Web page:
Improvements in the therapeutic management of early rheumatoid arthritis (RA) in recent years have led to improvements in clinical, but not patient-reported outcomes, according to study results published in Rheumatology.

In this longitudinal study, investigators examined the progression of disease activity, functional disability, and measures of health-related quality of life using both clinical and patient-reported outcomes in early rheumatoid arthritis, comparing trends from different time periods.

A total of 2701 patients with a confirmed diagnosis of rheumatoid arthritis were included: 1465 patients recruited from the Early Rheumatoid Arthritis Study which took place between 1986 and 2001, and 1236 patients recruited from the Early Rheumatoid Arthritis Network conducted between 2002 and 2011. The 5–year trajectory of disease activity evaluated with inflammatory markers was estimated for different time periods: in patients diagnosed in 1990, 2002, and 2010. Clinical markers used included the 28-joint count Disease Activity Score (DAS28) and the erythrocyte sedimentation rate (ESR), and patient-reported outcomes, included the Health Assessment Questionnaire (HAQ)–Disability Index, a visual analog scale for pain and overall health, and the 36-Item Short-Form to assess quality of life.

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The 28-joint count DAS and ESR scores were found to improve in patients diagnosed in 2010 vs 1990 or 2002 during a 5-year period. Patients diagnosed in 2010 had improved DAS28 scores compared with patients diagnosed in 1990 (difference, 1.12 unit; 95% CI, 0.90-1.35; P <.001) and with patients diagnosed in 2002 (difference, 0.45 unit; 95% CI, 0.36-0.54; P <.001). The probability of reaching an ESR ≤10 was estimated to be achieved in 51%, 20%, and 37% of patients diagnosed in 2010, 1990, and 2002, respectively. By 5 years, 63% of patients diagnosed in 2010 were estimated to reach low disease activity vs 31% of patients diagnosed in 1990 and 50% of patients diagnosed in 2002.HAQ scores ≤1.0 at 60 months were reported by 60%, 61%, and 54% of patients diagnosed in 2010, 2002, and 1990, respectively. Visual analog scale scores were improved in patients diagnosed in 1990 vs 2002 or 2010.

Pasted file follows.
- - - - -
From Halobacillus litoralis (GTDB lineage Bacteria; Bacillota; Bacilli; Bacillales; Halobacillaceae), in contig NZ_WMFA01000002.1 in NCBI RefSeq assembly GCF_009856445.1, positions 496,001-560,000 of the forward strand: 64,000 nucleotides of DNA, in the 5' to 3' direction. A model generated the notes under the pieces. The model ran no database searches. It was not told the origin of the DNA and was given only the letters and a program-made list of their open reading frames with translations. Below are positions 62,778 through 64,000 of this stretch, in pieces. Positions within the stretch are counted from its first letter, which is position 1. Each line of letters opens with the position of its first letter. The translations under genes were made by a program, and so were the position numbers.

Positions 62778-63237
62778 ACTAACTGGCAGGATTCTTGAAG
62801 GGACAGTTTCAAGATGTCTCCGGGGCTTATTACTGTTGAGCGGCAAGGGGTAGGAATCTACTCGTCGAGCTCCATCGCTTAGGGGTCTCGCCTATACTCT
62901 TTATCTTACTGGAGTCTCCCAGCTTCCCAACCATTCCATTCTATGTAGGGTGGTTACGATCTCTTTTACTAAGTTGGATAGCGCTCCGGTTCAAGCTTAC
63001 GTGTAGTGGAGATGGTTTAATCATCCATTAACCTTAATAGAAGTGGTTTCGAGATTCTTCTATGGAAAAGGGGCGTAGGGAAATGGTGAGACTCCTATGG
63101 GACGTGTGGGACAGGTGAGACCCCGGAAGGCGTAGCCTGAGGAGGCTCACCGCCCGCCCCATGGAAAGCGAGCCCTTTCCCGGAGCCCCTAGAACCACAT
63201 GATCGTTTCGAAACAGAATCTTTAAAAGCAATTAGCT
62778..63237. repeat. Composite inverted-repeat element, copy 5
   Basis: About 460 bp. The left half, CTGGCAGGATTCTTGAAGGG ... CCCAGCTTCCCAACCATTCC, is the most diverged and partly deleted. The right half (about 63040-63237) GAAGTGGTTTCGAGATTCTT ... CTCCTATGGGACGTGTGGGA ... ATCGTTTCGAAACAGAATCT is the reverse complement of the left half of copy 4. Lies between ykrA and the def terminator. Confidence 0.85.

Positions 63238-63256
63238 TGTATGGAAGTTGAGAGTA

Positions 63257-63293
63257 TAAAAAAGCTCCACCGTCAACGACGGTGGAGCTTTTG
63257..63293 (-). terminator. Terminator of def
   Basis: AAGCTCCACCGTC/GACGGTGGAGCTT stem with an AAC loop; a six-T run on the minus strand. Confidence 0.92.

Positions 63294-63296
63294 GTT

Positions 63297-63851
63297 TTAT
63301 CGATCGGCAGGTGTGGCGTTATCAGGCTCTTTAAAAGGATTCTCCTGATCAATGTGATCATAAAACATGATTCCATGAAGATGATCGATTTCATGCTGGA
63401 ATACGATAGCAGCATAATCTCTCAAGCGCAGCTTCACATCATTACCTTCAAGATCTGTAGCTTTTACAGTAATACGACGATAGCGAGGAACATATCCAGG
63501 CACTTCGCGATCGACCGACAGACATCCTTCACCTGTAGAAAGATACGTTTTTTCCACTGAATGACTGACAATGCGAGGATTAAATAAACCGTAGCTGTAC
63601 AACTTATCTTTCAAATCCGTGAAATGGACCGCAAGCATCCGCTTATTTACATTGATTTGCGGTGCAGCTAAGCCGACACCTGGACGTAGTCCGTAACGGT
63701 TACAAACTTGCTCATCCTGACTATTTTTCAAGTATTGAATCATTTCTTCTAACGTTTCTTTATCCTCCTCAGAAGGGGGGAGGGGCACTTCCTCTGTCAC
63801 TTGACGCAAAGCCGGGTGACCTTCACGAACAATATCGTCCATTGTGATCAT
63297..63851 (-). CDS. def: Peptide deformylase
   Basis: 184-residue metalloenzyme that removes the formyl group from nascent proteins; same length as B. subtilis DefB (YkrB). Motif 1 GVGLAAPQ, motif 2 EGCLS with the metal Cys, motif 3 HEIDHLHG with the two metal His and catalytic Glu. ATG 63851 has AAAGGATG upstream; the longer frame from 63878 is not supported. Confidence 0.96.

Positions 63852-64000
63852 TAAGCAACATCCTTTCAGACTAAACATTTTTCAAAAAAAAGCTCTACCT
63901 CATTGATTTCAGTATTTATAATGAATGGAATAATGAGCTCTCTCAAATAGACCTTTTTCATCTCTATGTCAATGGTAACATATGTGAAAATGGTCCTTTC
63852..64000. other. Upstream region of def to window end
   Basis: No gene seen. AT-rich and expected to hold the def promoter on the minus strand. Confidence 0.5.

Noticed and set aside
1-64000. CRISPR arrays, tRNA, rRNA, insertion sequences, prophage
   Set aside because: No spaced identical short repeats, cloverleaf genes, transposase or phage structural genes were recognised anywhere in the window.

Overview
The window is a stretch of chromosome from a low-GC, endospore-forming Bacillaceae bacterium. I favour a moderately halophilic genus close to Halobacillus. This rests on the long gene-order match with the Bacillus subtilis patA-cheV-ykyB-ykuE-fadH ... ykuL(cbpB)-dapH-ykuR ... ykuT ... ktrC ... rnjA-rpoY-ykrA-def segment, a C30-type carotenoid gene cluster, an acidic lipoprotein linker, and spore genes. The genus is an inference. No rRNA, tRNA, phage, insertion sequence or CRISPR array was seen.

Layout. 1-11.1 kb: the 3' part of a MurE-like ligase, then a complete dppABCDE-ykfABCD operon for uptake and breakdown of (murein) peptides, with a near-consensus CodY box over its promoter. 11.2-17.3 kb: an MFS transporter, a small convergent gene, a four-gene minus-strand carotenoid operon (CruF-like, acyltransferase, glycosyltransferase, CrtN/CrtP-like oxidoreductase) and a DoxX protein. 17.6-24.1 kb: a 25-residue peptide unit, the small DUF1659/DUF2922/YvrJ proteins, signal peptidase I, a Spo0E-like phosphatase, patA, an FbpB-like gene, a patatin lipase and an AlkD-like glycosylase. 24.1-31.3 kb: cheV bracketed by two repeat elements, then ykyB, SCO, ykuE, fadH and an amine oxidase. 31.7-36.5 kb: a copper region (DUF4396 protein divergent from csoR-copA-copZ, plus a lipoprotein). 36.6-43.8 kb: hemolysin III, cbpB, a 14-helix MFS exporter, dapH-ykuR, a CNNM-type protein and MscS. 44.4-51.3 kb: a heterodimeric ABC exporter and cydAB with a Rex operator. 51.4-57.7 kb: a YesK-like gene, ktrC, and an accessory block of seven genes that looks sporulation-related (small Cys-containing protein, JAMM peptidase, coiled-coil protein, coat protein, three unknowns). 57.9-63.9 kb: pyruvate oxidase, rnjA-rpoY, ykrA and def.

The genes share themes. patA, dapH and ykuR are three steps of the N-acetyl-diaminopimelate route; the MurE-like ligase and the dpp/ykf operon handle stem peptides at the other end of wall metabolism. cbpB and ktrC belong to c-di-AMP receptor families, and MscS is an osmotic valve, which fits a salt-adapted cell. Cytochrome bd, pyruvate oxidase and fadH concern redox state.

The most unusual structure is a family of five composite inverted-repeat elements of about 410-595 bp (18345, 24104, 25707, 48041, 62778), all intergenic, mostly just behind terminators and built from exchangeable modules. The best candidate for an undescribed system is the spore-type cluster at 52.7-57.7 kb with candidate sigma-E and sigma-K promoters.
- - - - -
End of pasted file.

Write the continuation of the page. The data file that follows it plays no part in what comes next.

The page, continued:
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Study limitations include the use of prospective cohorts, the absence of global assessment scores (a component of DAS28) in participants from the Early Rheumatoid Arthritis Study, and the use of a visual analog scale to report overall health.

“The role of improved therapeutic managements has been instrumental in lowering inflammation and reducing the inflammatory aspects of the disease over the last 30 years, the so-called objective markers. However, there is a clear need to examine the subjective aspects of the disease, which is driving the discordance between objective measures of inflammation, and the patient-reported measures,” concluded the study authors.


Carpenter L, Nikiphorou E, Kiely PDW, Walsh DA, Young A, Norton S. Secular changes in the progression of clinical markers and patient-reported outcomes in early rheumatoid arthritis [published online January 3, 2020]. Rheumatology. doi: 10.1093/rheumatology/kez635